Measles Outbreak: Your Questions Answered

Measles was declared eliminated in the United States in 2000, but scattered outbreaks have occurred in recent years. This year there have been five — in New York, Texas, and Washington State — for a total of more than 120 cases. Here’s what you need to know about the disease and the risk of getting it.

Measles is an extremely contagious virus. It can cause serious respiratory symptoms, fever and rash. In some cases, especially in babies and young children, the consequences can be severe. Measles killed 110,000 people globally in 2017, mostly children under 5.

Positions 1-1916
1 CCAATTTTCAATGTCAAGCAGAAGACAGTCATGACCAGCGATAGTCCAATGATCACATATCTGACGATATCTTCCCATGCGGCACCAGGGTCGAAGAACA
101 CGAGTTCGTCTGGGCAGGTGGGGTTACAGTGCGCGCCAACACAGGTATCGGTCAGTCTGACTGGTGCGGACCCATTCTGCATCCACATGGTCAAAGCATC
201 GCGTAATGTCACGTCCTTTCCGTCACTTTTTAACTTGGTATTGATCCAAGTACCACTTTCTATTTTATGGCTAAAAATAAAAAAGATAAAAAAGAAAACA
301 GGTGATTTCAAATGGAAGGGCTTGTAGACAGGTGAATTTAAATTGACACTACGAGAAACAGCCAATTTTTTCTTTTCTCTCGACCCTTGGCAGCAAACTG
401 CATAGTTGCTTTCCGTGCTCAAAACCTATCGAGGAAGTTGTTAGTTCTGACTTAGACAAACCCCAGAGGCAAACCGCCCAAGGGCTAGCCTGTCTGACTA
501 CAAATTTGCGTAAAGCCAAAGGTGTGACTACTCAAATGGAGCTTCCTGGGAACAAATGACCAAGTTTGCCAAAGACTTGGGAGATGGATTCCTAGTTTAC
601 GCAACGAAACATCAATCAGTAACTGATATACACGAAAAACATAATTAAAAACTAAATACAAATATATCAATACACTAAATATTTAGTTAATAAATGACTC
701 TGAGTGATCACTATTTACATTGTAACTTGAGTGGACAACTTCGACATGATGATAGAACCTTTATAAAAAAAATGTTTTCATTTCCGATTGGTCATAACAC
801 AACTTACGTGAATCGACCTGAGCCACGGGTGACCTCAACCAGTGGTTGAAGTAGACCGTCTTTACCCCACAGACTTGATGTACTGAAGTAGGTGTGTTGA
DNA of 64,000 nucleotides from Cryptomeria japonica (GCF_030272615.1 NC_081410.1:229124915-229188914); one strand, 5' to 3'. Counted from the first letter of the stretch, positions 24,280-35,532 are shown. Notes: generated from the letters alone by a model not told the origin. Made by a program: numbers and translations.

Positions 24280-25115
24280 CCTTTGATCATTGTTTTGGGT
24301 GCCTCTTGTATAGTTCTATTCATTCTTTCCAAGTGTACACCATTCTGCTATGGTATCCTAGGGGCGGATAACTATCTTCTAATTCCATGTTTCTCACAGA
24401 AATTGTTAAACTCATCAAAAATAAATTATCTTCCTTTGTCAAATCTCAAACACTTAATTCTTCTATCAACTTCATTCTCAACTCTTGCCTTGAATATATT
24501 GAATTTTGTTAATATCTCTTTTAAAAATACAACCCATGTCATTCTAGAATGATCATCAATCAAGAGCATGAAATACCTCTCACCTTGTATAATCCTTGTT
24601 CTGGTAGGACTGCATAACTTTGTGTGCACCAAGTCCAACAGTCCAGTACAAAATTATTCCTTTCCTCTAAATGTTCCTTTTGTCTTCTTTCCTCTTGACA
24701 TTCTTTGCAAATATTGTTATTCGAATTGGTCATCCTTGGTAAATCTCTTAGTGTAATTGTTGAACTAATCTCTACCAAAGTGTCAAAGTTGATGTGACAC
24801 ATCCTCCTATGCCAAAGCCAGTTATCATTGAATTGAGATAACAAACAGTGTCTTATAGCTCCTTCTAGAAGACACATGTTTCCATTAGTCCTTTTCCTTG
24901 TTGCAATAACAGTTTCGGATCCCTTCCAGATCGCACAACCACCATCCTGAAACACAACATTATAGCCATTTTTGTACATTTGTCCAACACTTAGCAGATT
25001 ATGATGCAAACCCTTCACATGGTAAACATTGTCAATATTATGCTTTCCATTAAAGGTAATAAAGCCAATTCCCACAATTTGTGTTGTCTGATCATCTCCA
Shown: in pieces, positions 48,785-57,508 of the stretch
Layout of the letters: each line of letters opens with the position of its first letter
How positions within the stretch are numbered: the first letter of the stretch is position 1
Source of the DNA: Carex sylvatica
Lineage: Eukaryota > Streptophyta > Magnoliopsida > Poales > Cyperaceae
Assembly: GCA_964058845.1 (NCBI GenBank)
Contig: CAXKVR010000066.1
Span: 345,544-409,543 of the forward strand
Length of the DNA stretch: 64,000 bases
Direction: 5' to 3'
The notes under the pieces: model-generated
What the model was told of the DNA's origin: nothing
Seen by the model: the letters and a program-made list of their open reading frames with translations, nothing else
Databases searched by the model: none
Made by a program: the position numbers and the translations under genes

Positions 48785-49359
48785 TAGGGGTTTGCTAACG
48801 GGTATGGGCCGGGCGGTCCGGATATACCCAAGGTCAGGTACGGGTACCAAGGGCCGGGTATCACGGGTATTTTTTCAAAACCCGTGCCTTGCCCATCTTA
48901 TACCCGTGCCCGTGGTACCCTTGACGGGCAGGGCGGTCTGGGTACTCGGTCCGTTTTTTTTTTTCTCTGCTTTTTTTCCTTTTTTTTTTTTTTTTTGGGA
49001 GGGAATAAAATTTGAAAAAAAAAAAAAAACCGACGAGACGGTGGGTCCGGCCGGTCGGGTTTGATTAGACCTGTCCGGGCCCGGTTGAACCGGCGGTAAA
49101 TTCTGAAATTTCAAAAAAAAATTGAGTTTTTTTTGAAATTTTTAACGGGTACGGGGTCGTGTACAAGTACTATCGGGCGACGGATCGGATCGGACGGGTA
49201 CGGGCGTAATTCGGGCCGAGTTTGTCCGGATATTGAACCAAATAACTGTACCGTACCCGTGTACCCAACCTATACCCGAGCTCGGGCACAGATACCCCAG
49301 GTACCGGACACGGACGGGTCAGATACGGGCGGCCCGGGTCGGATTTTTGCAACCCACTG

According to the Centers for Disease Control and Prevention, one in 10 children with measles gets an ear infection, which can lead to permanent deafness. One in 20 children with measles develops pneumonia and one in 1,000 develops encephalitis (brain swelling that can cause brain damage). Pregnant women with measles are at greater risk of having premature or low-birth-weight babies.

One or two in 1,000 children who contract measles will die. In countries where measles vaccination is not routine, it is a significant cause of death, according to the World Health Organization.

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